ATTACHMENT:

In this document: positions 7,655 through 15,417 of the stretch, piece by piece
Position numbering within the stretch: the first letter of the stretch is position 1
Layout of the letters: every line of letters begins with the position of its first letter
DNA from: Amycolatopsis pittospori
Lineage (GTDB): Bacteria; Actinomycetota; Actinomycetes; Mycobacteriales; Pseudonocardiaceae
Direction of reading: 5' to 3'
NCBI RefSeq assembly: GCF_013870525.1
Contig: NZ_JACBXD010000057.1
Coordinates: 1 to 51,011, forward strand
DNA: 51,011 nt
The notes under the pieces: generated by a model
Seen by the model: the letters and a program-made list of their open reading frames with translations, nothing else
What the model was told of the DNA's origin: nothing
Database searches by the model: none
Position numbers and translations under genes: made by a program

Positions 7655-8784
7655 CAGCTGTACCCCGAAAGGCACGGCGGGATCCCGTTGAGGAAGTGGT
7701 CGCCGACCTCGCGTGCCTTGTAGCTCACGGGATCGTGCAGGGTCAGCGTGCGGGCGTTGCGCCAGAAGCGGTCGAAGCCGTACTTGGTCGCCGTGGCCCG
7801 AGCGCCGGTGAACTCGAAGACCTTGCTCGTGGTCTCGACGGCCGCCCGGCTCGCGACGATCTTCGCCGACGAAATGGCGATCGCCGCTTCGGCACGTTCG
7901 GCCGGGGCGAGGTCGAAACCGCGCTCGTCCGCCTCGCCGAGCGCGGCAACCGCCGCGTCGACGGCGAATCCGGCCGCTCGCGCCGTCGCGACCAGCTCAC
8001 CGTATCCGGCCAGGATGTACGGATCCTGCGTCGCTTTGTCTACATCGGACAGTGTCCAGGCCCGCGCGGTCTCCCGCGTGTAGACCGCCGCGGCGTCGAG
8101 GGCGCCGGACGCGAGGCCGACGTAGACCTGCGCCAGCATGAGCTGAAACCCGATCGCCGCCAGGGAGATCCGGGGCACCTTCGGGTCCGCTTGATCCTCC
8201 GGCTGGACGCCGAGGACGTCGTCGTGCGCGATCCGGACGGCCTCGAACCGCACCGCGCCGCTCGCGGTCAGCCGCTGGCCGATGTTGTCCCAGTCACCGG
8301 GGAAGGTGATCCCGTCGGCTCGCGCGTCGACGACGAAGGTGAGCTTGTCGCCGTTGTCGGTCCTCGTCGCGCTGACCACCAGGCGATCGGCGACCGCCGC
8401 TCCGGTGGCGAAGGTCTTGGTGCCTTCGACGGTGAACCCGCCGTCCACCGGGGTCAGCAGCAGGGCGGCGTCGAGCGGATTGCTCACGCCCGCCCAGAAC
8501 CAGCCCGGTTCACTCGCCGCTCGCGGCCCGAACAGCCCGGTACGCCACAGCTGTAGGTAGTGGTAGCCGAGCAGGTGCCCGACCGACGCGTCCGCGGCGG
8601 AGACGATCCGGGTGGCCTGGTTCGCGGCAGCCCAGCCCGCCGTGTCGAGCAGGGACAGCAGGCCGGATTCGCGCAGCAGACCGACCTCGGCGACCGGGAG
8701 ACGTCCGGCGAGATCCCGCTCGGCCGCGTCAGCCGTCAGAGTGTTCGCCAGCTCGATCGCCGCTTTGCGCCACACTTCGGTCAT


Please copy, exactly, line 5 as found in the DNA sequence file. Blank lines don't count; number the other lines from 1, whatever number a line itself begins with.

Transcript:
Lineage (GTDB): Bacteria; Actinomycetota; Actinomycetes; Mycobacteriales; Pseudonocardiaceae